By Sarah Pridgeon
If you see the wheels of a small, white car spinning from the middle of a snowdrift this winter, please do not be alarmed. It is nothing more worrying than the attempts of an Englishwoman to master the art of snow driving – which, thus far, is not going terribly well.
Partly because we’re an island and mostly because we don’t like to make a fuss, England has been granted a miniscule yearly snow ration compared to that of Wyoming. We seldom see more than a couple of inches during any given winter, especially in the coastal regions from whence I hail.
Even so, not a lot of driving goes on once the first flake has fallen. A quarter of an inch of tentative ground cover and the country shuts down in terror, rightly convinced that the end is nigh.
Those poor souls already on the roads come to a terrified standstill, huddled together in a pointless gridlock while they wait for it all to melt. The rest of us shrug our shoulders and assume we won’t be going to work until British Rail has successfully used its hairdryer to defrost the trains.
It’s not entirely our fault; our transport systems are not built to welcome bad weather, because we so seldom experience it. The most that English tarmac can cope with is the usual bit of drizzle, which makes snowfall a panic-worthy situation.
Coming from a country so willing to roll over and surrender to the elements, I was not prepared for the realities of snow travel… and this is my first winter with a driver’s license.
I’d already (mostly) mastered driving on the incorrect side of the road and my mental encyclopedia had just about accepted all the new markings and signs I must navigate. I was beginning to feel quite pleased with myself, until winter drew in.
After the exploits of this first snow week, however, I have profound respect for every Wyoming resident in possession of a vehicle – I’m still wondering how you make it look so easy. I had no idea what perils I’d be facing because everyone around me is so skilled at avoiding them.
For example, I hope I’m right in thinking ‘Stop’ signs are more of a suggestion in the winter months. Thanks to several deposits of tightly packed ice, I have essentially sailed to town over the past few days and am limiting my self-congratulation to the many incidents of tree destruction that I’ve narrowly avoided.
The problem is that I’m not sure whether my version of common sense has any relevance in this situation. Is it a good idea to find bare road with one tire when the other is on the ice, or does that just seem like the sensible thing to do when it’s actually inviting doom?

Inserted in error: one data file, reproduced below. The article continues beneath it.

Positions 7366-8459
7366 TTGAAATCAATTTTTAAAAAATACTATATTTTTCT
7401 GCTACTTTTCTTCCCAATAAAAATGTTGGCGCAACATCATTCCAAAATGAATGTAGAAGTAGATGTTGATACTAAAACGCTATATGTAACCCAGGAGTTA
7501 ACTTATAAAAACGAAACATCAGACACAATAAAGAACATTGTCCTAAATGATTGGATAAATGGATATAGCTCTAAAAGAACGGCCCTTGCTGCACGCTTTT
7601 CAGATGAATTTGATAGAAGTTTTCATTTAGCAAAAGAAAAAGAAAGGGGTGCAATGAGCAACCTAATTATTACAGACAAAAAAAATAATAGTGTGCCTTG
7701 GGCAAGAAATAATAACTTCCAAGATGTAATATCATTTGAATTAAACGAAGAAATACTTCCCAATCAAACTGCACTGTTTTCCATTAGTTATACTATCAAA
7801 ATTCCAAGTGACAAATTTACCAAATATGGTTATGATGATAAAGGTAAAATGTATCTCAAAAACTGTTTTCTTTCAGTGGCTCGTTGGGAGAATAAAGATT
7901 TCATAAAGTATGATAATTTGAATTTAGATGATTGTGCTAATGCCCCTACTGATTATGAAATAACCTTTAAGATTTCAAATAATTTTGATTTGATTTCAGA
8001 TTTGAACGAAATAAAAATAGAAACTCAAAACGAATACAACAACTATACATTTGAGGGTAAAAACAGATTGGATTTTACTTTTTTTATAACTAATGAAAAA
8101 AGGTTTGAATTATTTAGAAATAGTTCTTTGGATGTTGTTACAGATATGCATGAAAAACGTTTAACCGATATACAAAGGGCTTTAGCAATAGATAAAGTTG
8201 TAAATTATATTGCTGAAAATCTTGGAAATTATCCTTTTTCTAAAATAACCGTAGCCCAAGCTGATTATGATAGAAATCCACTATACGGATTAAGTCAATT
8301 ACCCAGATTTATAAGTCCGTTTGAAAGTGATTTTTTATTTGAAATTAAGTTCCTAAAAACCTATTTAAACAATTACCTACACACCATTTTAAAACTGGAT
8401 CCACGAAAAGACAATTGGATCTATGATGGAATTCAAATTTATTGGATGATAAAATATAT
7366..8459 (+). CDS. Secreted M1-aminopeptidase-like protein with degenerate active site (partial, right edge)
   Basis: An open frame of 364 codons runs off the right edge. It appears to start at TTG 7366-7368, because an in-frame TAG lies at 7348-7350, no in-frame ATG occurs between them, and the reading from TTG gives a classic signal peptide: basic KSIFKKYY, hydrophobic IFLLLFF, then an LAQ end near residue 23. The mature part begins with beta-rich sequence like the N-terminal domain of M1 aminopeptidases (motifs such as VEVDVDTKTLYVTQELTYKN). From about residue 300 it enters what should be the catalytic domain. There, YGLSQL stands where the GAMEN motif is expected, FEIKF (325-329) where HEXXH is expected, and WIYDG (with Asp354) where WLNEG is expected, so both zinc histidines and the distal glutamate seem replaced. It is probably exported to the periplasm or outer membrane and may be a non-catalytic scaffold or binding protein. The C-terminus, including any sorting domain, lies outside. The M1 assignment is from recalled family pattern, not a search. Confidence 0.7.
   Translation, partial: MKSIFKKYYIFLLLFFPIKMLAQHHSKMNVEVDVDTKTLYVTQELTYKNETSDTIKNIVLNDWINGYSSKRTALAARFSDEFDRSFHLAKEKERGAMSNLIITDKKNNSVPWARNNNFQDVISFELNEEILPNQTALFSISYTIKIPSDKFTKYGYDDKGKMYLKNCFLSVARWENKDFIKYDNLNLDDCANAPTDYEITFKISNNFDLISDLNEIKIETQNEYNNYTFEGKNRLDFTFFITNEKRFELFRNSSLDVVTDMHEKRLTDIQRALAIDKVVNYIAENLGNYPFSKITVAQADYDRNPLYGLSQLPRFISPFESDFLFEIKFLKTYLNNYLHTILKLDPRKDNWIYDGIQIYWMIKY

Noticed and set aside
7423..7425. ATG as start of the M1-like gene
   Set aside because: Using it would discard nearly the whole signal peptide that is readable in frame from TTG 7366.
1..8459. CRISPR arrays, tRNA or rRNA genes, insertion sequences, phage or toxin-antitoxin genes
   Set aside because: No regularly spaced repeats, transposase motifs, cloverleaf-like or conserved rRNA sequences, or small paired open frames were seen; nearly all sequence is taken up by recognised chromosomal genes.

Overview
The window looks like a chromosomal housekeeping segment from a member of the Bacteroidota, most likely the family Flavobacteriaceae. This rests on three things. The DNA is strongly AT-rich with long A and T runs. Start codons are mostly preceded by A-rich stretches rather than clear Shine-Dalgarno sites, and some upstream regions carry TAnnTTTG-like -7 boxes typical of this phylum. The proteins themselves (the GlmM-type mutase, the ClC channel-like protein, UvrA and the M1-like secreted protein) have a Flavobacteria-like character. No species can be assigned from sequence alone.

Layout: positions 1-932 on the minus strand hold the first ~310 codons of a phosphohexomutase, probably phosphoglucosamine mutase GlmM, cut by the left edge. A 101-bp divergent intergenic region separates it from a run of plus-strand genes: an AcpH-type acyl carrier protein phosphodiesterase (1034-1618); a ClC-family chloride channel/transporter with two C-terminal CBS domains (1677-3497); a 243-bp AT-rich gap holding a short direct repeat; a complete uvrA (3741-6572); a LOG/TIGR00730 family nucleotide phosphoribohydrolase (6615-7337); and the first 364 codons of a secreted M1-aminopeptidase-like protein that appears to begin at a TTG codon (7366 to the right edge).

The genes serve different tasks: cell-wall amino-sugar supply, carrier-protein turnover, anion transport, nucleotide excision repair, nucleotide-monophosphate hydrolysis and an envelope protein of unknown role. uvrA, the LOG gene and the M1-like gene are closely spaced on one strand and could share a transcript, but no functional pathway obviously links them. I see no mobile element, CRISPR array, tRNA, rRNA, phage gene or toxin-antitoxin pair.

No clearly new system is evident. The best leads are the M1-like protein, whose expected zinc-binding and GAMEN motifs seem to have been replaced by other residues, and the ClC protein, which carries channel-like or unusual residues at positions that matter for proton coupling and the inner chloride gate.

Do I turn the wheel into a slide if I’m not yet spinning in circles, or will that lead to cursing from the bottom of a ditch? Should I be traveling at a snail’s pace, or will that just bring the whole enterprise to a standstill?
I know the answer to the last question, as it happens. During my first attempt at snow navigation, I crawled towards our driveway at half a mile per hour – and you can imagine exactly what happened.
Try as I might, I couldn’t move forwards, and reverse didn’t seem like a good idea. And so I sat there, bewildered, as I slid glacially towards the road and the steep incline glaring from the darkness behind it.
As my poor, long-suffering husband trudged down the driveway in his slippers, I stared meaningfully at the windscreen, clenching in anticipation of my backwards demise. Husband arrived, took the wheel and puttered calmly over the grate and up the road with neither incident nor pause.
I’m forced to accept that such a feat is possible, but I’m still not sure how to replicate it – when I took his advice the next day and added a little more speed, my tracks resembled those of a snake, but without the grace. It’s a wonder the fence is intact.
I refuse to be bested by a temperamental Pontiac. However, if you make a habit of using the roadways during the winter, I wouldn’t relax quite yet: should you see a white car wiggling its way towards you up the canyon, the best advice I can offer is to fling yourself over the embankment to safety.